For me this victory is more important than the silver medal in the Olympic Games [road race in Athens in 2004]. This is the best race in the world and to win one stage in the Tour is the pinnacle of what a cyclist can achieve.

Meanwhile Andy Schleck was relaxed enough to savour his first day wearing the maillot jaune:

It was quite an easy day even if it was fast at the beginning. It was a breakaway day so we took it kind of easy behind. I had a little bit of time to enjoy my first day in the yellow jersey.

And Jérôme Pineau regained the polka dot jersey he had lost to Anthony Charteau yesterday. He now leads the King of the Mountains competition by a single point.

Tomorrow the attention switches back to the sprinters. With Cavendish showing that the Alps have not taken too much out of his legs by beating Petacchi, Hushovd and McEwen in the battle for the minor placings some 14 minutes down on Paulinho, he will be a hot favourite to claim his third stage this year in tomorrow’s long, flat finish into Bourg-lès-Valence.

Stage 10 result:

1. Sérgio Paulinho (RadioShack) 5:10:56

2. Vasil Kiryienka (Caisse d’Epargne) same time

3. Dries Devenyns (Quick Step) +1:29

4. Pierre Rolland (Bbox Bouygues Telecom) s/t

5. Mario Aerts (Omega Pharma-Lotto) +1:33

General classification (yellow jersey):

1. Andy Schleck (Saxo Bank) 43:35:41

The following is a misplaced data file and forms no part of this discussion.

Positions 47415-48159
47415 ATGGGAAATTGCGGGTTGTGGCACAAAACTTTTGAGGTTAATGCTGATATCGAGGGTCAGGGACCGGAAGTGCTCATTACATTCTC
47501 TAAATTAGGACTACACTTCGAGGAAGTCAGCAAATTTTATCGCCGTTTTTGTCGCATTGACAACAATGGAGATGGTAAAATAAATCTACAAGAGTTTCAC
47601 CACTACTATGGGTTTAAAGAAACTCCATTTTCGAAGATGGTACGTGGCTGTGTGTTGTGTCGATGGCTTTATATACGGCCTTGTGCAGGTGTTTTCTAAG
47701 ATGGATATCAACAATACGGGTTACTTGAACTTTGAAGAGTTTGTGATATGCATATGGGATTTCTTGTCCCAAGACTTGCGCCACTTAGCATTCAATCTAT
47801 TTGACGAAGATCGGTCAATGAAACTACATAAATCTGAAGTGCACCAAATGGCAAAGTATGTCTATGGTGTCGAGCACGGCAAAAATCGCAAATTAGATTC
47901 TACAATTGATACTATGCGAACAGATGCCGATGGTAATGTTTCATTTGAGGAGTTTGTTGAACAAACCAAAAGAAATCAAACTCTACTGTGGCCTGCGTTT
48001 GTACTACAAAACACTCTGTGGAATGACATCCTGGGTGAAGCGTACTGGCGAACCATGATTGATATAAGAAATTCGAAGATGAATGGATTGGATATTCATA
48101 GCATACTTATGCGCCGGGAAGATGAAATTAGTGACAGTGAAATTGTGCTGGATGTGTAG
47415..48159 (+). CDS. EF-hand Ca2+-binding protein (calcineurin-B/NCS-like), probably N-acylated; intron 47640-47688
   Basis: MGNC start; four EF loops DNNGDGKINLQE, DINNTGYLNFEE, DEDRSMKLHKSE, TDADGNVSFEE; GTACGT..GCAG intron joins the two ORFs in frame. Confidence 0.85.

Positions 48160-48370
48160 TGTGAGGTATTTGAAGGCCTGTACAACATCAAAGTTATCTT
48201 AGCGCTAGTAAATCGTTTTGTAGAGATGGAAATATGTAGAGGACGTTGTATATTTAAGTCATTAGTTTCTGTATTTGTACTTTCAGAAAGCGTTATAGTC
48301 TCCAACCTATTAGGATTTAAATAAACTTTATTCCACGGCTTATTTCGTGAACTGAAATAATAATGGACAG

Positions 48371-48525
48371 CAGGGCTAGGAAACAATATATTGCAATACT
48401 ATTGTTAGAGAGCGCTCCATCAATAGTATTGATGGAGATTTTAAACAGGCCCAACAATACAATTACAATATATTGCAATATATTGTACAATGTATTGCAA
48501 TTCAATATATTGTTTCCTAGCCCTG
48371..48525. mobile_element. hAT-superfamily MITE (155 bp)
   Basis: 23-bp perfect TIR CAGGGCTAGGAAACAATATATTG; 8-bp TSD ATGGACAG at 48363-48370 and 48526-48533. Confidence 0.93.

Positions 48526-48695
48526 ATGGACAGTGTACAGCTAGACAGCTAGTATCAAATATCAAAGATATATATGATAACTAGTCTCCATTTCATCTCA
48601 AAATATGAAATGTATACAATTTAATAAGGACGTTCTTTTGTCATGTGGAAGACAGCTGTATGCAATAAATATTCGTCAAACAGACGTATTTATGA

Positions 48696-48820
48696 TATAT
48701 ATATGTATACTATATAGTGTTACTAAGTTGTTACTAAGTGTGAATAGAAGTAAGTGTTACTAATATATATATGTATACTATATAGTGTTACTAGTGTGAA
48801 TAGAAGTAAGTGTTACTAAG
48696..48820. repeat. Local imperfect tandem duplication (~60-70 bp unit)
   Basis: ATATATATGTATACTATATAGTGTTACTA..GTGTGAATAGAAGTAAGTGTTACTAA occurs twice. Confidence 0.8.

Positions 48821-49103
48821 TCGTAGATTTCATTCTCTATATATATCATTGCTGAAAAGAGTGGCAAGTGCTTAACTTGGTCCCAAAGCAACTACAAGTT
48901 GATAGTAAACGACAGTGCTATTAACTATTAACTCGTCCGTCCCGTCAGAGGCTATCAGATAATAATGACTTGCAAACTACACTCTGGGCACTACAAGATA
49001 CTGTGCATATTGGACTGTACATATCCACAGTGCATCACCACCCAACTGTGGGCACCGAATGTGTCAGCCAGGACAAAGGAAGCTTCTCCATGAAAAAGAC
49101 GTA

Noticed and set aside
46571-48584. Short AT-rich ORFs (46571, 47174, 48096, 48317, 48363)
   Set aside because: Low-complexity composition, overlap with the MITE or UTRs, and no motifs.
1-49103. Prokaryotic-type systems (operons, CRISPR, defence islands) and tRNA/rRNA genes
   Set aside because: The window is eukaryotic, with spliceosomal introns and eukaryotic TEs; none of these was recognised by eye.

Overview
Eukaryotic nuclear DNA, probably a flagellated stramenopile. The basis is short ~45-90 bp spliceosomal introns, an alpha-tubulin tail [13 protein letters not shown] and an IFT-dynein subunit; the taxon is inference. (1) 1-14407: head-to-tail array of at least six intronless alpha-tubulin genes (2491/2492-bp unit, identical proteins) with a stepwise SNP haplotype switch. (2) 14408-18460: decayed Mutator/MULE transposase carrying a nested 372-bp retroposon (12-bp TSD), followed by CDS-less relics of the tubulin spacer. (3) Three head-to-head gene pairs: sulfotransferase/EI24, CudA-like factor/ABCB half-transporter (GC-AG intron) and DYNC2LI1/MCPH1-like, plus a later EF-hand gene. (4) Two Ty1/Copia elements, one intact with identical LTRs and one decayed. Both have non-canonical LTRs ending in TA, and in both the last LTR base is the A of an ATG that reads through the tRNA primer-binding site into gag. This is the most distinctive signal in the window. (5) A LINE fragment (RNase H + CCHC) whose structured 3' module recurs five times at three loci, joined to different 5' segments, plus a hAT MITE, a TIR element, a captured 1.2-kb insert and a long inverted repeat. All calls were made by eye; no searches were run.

2. Alberto Contador (Astana) +0:41

3. Samuel Sánchez (Euskaltel-Euskadi) +2:45

4. Denis Menchov (Rabobank) +2:58

5. Jurgen van den Broeck (Omega Pharma-Lotto) +3:31

6. Levi Leipheimer (RadioShack) +3:59

7. Robert Gesink (Rabobank) +4:22

8. Luis León Sánchez (Caisse d’Epargne) +4:41

9. Joaquín Rodríquez (Katusha) +5:08

10. Ivan Basso (Liquigas-Doimo) +5:09

Selected others:

11. Roman Kreuziger (Liquigas-Doimo) +5:11

12. Ryder Hesjedal (Garmin-Transitions) +5:42

13. Alexandre Vinokourov (Astana) +6:31

17. Bradley Wiggins (Sky) +7:18

18. Cadel Evans (BMC) +7:47

31. Lance Armstrong (RadioShack) +17:22

Points classification (green jersey):

1. Thor Hushovd (Cervelo) 138 pts

2. Alessandro Petacchi (Lampre) 131

3. Robbie McEwen (Katusha) 116

4. José Joaquín Rojas (Caisse d’Epargne) 98

5. Mark Cavendish (HTC-Columbia) 97

Climbers’ classification (polka dot jersey):

1. Jérôme Pineau (Quick Step) 91 pts

2. Anthony Charteau (Bbox Bouygues Telecom) 90

3. Christophe Moreau (Caisse d’Epargne) 62

4. Mario Aerts (Omega Pharma-Lotto) 58

5. Damiano Cunego (Lampre) 56

Stage 11 preview:

Start & finish: Sisteron > Bourg-lès-Valence

Distance & type: 184.5 km, plain